Face coverings ‘only for customer-facing roles’

By Nikkie Thatcher

- Last updated on GMT

Team rules: kitchen staff are not required to wear face coverings, The MA understands
Team rules: kitchen staff are not required to wear face coverings, The MA understands

Related tags: Legislation, Health and safety, Chef, Food

Only customer-facing staff are required to wear a face covering, The Morning Advertiser (The MA) understands.

This suggests back-of-house staff roles such as kitchen employees will not have to wear a form of face covering while working.

This follows the requirement for pub staff and customers to wear face coverings inside being moved to Thursday 24 September​ despite the Cabinet Office previously confirming to The MA​ it would be enforced from Monday 28 September.

The Government stated people who are already exempt from the existing face covering obligations, such as because of an underlying health condition, will continue to be exempt from these new obligations.

New rules

Guidance stating face coverings and visors should be worn in close contact services became law from Thursday 24 September.

The MA ​​also asked the Cabinet Office about the use of plastic visors and was directed to the Government's mention of the use of clear visors under its Working safely during coronavirus ​​​guidance​​,​ stating they are permitted. However, we are still awaiting a response to clarify on this.

The new rule came into force at the same time pubs had to close their doors at 10pm each day and implement table service only.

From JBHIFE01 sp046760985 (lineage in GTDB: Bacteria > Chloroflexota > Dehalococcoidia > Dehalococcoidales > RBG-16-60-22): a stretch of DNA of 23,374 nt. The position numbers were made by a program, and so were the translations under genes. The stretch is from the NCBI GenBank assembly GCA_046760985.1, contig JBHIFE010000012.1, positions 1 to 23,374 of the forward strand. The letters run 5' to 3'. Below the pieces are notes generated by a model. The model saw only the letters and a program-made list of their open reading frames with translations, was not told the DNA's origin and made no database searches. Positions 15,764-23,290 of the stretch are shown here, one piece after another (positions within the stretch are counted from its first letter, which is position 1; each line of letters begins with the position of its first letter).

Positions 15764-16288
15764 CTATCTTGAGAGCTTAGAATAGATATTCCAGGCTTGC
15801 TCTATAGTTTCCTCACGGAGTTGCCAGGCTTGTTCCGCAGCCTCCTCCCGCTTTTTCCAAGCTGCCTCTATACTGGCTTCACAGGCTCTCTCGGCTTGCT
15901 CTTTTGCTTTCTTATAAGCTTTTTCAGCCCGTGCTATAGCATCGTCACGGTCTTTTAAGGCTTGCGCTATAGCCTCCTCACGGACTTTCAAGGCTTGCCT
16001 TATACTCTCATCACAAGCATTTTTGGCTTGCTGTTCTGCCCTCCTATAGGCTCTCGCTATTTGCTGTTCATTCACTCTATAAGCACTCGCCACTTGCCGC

Prime Minister Boris Johnson laid out the areas where the face covering rule has been extended to, as part of the Government's bid to prevent the spread of the virus.

Requirement extension

In the House of Commons last week (Tuesday 22 September), Johnson said: “We must act from the virus being transmitted in bars and restaurants.

"We will extend the requirement to wear face coverings to include staff in retail, all users of taxis and private hire vehicles and staff and customers in indoor hospitality, except when seated at a table to eat or drink.

“In retail, leisure and tourism and other sectors, our Covid-secure guidelines will become legal obligations. Businesses will be fined and could be closed if they breach the rules.”

Johnson also mentioned that unless we “palpably make progress, we should assume the restrictions I have announced, will remain in place, for perhaps, six months."

Related topics: Health & safety

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